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Unusual features of the neck and middle-piece of snake spermatozoa

Journal of Ultrastructure Research
Publication Date
DOI: 10.1016/s0022-5320(68)80033-4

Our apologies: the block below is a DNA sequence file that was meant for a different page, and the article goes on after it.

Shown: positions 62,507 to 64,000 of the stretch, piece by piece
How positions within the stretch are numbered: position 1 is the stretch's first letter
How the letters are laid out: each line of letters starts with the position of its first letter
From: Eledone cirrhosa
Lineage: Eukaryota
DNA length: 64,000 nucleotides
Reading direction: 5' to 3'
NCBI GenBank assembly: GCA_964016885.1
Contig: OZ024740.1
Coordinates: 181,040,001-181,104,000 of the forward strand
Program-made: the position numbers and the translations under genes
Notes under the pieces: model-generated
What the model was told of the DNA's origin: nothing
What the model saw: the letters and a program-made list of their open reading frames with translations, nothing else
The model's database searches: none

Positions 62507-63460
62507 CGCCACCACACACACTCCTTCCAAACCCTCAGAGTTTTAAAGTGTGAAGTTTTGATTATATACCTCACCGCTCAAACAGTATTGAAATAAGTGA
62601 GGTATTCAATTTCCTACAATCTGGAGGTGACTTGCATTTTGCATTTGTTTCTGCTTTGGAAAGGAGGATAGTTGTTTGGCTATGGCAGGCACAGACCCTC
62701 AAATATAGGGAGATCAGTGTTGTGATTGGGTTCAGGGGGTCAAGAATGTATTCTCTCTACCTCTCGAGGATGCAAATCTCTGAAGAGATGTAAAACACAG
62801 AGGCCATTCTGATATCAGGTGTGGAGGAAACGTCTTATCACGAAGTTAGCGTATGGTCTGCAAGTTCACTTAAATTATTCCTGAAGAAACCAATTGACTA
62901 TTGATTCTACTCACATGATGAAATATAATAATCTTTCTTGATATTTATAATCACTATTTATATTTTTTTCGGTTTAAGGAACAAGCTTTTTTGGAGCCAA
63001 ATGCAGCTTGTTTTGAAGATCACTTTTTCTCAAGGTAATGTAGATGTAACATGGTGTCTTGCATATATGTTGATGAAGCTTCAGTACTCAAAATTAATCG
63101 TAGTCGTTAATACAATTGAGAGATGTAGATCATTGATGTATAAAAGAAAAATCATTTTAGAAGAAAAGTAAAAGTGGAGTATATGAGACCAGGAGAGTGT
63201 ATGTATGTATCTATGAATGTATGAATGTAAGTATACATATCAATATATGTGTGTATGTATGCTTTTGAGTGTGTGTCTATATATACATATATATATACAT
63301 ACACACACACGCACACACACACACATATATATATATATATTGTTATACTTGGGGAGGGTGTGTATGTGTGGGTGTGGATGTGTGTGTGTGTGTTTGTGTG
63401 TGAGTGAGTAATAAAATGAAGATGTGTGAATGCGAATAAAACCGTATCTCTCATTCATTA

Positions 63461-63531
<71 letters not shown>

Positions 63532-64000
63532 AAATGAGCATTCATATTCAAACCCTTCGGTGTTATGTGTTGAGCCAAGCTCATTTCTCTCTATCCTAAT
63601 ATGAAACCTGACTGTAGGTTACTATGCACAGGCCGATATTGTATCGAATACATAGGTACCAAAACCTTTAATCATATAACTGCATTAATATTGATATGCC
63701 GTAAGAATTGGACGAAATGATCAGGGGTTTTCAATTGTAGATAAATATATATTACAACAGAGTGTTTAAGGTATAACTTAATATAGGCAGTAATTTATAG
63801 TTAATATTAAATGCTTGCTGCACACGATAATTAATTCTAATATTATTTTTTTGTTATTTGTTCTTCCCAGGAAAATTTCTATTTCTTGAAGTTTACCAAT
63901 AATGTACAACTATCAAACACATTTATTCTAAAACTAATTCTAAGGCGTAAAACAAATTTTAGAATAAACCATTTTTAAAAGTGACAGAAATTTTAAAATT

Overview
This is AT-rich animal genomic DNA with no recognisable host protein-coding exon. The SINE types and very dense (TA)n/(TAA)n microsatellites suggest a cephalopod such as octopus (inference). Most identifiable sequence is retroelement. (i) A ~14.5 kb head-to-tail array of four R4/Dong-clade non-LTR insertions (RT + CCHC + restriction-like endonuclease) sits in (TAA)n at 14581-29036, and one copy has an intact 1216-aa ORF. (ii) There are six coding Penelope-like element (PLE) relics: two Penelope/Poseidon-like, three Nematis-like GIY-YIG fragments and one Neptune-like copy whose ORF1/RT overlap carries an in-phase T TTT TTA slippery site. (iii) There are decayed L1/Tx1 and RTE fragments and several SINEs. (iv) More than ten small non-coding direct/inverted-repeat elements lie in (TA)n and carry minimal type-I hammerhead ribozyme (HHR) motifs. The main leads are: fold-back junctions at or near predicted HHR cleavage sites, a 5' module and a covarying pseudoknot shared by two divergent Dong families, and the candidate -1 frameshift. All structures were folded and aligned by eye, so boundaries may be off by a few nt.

In the course of an investigation on reptilian spermiogenesis, we have observed in the sperm of the king snake, Lampropeltis getulus, and the boa, Constrictor constrictor, a nonmitochondrial component of the middle-piece sheath that has not been reported heretofore. This component consists of conspicuous plaques of dense material interspersed among the mitochondria and spaced at irregular intervals along the length of the middle-piece. The plaques, along with the neck cylinder described earlier by Austin ( 1), are unique to snake sperm and it will be shown that both have a common origin from the coalescence of material first deposited in dense spherical granules in close topographical relationship to the ends of mitochondria that gather around the distal centriole and base of the tail at a late stage of spermiogenesis. The function of both the plaques and the neck cylinder in mature sperm is not clear, but possible functional implications will be discussed in light of homologies between snake sperm and mammalian sperm.

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